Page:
Jennifer Lowe, PhD, Vice President of Shared Learning & Member Networks, Economic Mobility Pathways
Delphia Simmons, Chief Strategy & Learning Officer, Coalition on Temporary Shelter
Raysheema Rainey, Assistant Director of STEPS & Stabilization Programs, Economic Mobility Pathways

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1.10 Breaking Down Silos: Shining a Light on the Education of Homeless Students Through Practical Partnerships

Homelessness is often considered the exclusive responsibility of one government department. More cities, counties, and states, however, are realizing the vital intersections between not only government offices, nonprofits, schools, and the community, but intra-agency as well. Participants will learn about an integrated approach in LA County that bridges the gap between homeless services and the education system to focus on prevention efforts; an advocacy model in Chicago that addresses the housing and educational needs of homeless families in public schools, and the community schools initiative in NYC that forged partnerships with city agencies, private partners, and higher education to provide resources and support to homeless students. Attendees will gain strategies for developing partnerships, steps to integrate efforts among stakeholders, and possible pitfalls to look out for along the way.

Chloe Stein, Moderator, Policy Analyst, Institute for Children, Poverty, and Homelessness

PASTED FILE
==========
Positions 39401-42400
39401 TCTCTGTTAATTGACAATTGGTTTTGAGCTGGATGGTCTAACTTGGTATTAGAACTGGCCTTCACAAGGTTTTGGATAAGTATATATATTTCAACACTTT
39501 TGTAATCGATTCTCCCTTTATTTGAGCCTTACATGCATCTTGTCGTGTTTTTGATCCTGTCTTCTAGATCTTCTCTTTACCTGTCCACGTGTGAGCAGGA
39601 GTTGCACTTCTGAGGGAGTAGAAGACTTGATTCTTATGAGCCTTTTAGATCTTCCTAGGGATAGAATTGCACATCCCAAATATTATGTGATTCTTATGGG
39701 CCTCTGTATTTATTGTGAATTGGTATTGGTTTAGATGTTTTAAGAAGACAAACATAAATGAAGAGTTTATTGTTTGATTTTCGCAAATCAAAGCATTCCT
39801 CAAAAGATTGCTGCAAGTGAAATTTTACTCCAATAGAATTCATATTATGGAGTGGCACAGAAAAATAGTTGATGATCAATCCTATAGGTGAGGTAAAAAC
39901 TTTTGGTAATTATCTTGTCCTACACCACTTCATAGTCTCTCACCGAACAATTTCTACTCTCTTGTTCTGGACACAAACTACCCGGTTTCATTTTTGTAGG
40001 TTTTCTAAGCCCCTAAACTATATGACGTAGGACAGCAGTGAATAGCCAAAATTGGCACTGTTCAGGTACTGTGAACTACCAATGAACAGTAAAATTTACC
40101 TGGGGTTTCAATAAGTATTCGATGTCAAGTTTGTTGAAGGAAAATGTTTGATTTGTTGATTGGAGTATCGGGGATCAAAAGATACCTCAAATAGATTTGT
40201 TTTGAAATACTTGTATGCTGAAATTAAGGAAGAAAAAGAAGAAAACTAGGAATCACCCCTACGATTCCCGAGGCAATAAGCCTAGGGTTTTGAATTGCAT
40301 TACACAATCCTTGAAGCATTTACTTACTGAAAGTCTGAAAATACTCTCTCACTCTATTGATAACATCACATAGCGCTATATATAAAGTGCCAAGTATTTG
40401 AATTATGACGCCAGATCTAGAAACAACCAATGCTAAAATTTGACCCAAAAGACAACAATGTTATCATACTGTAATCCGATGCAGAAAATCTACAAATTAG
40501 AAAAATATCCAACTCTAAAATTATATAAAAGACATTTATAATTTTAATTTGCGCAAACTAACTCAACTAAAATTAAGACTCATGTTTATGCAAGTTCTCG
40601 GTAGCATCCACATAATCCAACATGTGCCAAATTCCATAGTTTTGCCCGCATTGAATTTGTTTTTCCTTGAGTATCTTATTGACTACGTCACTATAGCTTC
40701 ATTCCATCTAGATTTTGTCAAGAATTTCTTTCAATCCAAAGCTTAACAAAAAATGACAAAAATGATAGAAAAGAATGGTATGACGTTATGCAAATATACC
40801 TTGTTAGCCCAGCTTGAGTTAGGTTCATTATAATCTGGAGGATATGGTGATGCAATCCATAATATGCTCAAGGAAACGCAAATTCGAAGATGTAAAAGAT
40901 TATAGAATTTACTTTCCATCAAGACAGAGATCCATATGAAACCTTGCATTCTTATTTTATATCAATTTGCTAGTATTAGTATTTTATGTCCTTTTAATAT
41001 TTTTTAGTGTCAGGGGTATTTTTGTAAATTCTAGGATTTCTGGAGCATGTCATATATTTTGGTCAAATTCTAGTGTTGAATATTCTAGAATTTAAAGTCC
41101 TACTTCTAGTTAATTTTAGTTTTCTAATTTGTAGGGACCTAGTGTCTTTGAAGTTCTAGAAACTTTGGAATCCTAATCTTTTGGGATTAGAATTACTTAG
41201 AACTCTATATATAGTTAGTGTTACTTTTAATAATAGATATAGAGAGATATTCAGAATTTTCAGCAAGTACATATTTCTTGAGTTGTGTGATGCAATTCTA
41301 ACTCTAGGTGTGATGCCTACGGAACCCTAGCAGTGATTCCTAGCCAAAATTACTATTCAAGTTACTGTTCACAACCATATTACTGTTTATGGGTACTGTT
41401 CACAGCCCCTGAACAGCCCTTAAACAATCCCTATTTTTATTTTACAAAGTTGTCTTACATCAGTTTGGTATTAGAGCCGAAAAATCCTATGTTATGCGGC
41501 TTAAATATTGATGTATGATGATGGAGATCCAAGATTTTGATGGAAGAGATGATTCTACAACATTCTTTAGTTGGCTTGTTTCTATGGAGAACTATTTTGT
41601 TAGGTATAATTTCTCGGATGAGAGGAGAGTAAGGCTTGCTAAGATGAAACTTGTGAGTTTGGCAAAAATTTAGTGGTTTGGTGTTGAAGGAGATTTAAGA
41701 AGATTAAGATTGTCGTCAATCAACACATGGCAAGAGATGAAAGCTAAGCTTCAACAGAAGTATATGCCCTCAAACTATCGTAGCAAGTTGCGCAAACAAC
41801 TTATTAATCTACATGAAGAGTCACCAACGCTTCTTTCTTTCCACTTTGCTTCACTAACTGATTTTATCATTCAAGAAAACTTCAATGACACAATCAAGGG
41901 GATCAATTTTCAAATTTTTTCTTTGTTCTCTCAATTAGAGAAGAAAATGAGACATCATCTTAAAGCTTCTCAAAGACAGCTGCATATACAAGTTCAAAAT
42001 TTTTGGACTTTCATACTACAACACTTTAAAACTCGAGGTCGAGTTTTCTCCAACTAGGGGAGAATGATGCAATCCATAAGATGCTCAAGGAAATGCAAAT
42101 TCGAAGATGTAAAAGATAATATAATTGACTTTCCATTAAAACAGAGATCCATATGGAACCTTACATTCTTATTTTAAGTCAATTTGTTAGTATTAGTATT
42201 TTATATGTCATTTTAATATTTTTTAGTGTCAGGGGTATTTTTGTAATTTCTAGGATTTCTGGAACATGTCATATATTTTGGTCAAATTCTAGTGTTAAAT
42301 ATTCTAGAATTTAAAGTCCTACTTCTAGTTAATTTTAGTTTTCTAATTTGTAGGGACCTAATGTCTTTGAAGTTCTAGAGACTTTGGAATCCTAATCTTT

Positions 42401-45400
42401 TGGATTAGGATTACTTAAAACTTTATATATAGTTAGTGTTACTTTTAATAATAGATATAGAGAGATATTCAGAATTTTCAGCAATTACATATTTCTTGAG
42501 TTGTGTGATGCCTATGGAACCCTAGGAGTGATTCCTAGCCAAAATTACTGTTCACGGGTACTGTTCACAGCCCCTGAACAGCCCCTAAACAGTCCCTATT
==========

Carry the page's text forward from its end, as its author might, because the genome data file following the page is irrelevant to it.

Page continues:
Wayne Richard, Associate Director of Organizing, Chicago Coalition for the Homeless
Chris Chenet, Community Development Professional, Los Angeles Homeless Services Authority
Jennifer Mitchell-Mayer, Program Development & Design Manager, New York City Department of Education, Office of Community Schools
Joshua Hall, Family System Integration Manager, Los Angeles Homeless Services Authority
Mary Tarullo, Associate Director of Policy, Chicago Coalition for the Homeless
Melissa Schoonmaker, Consultant II, Homeless Education, Division of Student Support Services, Los Angeles County Office of Education

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1.11 All About ESSA: How the Every Student Succeeds Act Changed Education for Students Experiencing Homelessness

The ESSA changed the McKinney-Vento Act in many ways, including improving access to preschool services, increasing staff capacity and monitoring, enhancements to school stability, and several measures designed to increase high school graduation. This session will review these changes and corresponding improvements to Title I.

Barbara Duffield, Executive Director, SchoolHouse Connection
Patricia Julianelle, Director of Program Advancement & Legal Affairs, SchoolHouse Connection
Christina Dukes, Federal Liaison, National Center for Homeless Education (NCHE)